3. The Government, for using legitimate means that could be deployed under the circumstances created by the LTTE to maintain and re-establish law and order in the State or to defend the national unity and territorial integrity of the State granted under Article 3 of the Additional Protocol II of 1977 bearing in mind that principles of distinction and proportionality were not applicable due to the inability to distinguish between civilians and combatants due to the conditions imposed by the LTTE.

These facts would demonstrate conclusively the complexities that would be associated with apportioning accountability through a Transnational Justice process as attempted by the UNHRC resolution or any other. In the course of such a process, it would be necessary to establish who is more accountable:

Is it the UN for not doing enough to save civilians trapped by the LTTE and preventing serious potential violations? OR

The LTTE for creating circumstances that compromised the safety of the civilians by taking them hostage and using children as frontline combatants thereby presenting moral challenges to the Security Forces? OR

The Government and the Security Forces who were compelled to make hard choices to separate the civilians and re-establish the territorial integrity of the State?

Clearly, attempting to unravel these complexities would cause more injustice than justice. Therefore, the component pertaining to accountability aspects of Transnational Justice should be abandoned.

3 Responses to “Who monitors the monitors? – III”

  1. plumblossom Says:

    In the Missing Persons Act, a relative or a friend can make an official inquiry (but a totally bogus inquiry) from the Office of the Missing Persons (OMP) by email inquiring as to the whereabouts of their relative or friend.

    There are over 8 lakhs to 10 lakhs Tamil diaspora asylum seekers (actually economic migrants), a vast majority of who support the separatist terrorist LTTE and its aim of a separate state. If even 40,000 of these Tamil diaspora who support the separatist terrorist LTTE write bogus emails to the OMP inquiring the whereabouts of their friend or relative (but this friend or relative is actually living alongside them in these countries i.e. the US, UK, EU, Canada, Sweden, Norway, Australia, New Zealand, India etc.) these inquiries will officially be accepted by the OMP as 40,000 missing persons.

    According to the provisions of the OMP Act, even if the OMP inquires after these let us say 40,000 and finds out that these are all bogus inquiries and that all these 40,000 persons are actually living alongside the inquirer i.e. their relative or friend and these complaints about these persons being missing are all bogus, the missing persons, now found by the OMP, can request that their whereabouts not be revealed to their relative or friend or be made public. So officially these 40,000 persons will still be missing!!!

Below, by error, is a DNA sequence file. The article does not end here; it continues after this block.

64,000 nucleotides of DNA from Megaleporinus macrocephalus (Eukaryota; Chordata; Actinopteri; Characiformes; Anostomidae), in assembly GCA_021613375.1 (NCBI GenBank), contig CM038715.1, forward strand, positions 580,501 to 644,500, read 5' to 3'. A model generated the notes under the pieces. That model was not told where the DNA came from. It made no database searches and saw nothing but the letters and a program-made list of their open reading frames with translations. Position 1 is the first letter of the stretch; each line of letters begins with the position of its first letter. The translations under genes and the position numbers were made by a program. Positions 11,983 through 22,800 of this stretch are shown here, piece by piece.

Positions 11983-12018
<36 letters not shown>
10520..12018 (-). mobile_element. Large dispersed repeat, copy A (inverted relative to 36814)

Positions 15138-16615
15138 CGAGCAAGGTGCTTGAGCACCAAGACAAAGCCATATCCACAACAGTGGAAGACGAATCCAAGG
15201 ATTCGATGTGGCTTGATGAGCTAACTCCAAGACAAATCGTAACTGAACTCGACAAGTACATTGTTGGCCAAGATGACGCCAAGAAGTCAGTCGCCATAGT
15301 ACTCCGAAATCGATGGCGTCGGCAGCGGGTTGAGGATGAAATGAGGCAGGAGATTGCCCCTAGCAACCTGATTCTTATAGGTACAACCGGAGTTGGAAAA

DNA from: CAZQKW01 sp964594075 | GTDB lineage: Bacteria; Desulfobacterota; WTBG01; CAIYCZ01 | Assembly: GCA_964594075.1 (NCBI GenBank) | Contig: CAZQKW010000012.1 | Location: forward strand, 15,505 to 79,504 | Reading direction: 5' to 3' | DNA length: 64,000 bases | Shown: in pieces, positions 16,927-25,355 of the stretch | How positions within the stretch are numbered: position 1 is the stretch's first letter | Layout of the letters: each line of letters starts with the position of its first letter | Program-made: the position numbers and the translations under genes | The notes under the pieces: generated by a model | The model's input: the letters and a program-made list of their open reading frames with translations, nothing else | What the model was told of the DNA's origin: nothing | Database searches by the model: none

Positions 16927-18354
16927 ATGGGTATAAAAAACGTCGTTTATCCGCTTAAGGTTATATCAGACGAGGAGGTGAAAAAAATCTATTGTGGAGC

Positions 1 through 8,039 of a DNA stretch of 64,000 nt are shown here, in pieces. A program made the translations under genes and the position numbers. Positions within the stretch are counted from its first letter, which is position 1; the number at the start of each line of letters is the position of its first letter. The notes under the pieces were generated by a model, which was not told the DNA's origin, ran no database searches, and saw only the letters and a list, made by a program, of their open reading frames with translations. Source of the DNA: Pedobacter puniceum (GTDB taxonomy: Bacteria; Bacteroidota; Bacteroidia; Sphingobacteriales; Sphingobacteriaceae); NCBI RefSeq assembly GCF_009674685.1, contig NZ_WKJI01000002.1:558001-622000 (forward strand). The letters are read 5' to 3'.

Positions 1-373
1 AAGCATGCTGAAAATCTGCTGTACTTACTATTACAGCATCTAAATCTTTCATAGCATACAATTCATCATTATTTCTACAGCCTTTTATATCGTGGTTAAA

Then the OMP will use these bogus 40,000 missing persons (who are actually living comfortably in the US, UK, EU, Canada, Sweden, Norway, Australia, New Zealand, India etc.) as manufactured ‘evidence’ that war crimes happened in Sri Lanka (and all these bogus inquirers will state that these persons went missing during the 2006-2009 period) and our Sri Lankan Armed Forces will be persecuted for committing war crimes that they never, ever committed by a judicial process using these bogus email inquiries.

    The Missing Persons Act states specifically that if the missing person who is now found requests that the fact that they are now found not be revealed to the public that person will remain as missing as far as the OMP is concerned. That is how the OMP will manufacture bogus ‘evidence’ of 40,000 missing persons so that the Sri Lankan Armed Forces can be persecuted for committing bogus war crimes.

    The OMP emails cannot be checked by any outside body as stated in the Act since all evidence (almost all bogus) gathered by the OMP remains confidential. The OMP cannot be taken to the Supreme Court on this issue. However the OMP should absolutely and immediately be taken to the Supreme Court regarding what has been written above which is what would happen when this OMP is set up.

    The OMP will become a bogus ‘evidence’ manufacturing machine which will gather such bogus inquiries via email from those members of the Tamil diaspora who are supportive of the LTTE terrorists and who will send bogus email inquiries by their thousands. All these bogus inquiries (of people who are actually living in the US, UK, EU, Canada, Sweden, Norway, Australia, New Zealand, India etc.) will then be misused as missing person inquiries.

    I did not realize that the Sinhalese were this stupid as to allow such a process within the Missing Persons Act which can be blatantly misused in order to manufacture bogus ‘evidence’ like this. The OMP process is not transparent, it will happen in totally secrecy, no one in Sri Lanka will be able to question it, not our police, not our courts, not our Sri Lankan citizens, nobody. All the OMP will do is gather bogus email ‘evidence’ such as described above which will then be misused as missing person inquiries to try the Sri Lankan Armed Forces for bogus war crimes that they never, ever committed.